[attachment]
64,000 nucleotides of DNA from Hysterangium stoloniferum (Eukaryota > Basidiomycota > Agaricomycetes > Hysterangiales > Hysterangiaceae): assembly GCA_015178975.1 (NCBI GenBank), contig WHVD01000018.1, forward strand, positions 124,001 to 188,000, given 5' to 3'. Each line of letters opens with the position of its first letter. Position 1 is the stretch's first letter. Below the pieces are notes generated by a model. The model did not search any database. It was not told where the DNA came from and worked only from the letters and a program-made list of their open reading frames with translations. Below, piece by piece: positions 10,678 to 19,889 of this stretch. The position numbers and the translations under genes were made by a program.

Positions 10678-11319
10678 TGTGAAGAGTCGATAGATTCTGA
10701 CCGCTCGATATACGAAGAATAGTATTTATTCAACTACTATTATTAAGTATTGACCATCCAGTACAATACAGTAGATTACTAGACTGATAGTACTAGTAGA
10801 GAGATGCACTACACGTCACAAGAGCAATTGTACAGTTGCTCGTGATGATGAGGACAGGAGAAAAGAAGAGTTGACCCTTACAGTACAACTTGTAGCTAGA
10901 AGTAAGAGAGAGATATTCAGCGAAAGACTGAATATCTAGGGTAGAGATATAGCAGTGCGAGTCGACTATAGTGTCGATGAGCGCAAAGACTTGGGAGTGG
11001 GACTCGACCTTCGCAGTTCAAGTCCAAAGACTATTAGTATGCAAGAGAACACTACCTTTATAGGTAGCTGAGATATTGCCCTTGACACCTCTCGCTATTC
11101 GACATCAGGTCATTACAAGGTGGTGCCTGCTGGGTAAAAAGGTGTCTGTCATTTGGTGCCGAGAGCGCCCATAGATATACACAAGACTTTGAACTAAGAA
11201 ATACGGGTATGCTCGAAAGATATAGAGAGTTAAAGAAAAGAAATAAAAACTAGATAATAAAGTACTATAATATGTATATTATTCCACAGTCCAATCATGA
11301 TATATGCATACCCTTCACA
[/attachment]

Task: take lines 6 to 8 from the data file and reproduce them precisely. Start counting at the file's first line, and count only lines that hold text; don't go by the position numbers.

10901 AGTAAGAGAGAGATATTCAGCGAAAGACTGAATATCTAGGGTAGAGATATAGCAGTGCGAGTCGACTATAGTGTCGATGAGCGCAAAGACTTGGGAGTGG
11001 GACTCGACCTTCGCAGTTCAAGTCCAAAGACTATTAGTATGCAAGAGAACACTACCTTTATAGGTAGCTGAGATATTGCCCTTGACACCTCTCGCTATTC
11101 GACATCAGGTCATTACAAGGTGGTGCCTGCTGGGTAAAAAGGTGTCTGTCATTTGGTGCCGAGAGCGCCCATAGATATACACAAGACTTTGAACTAAGAA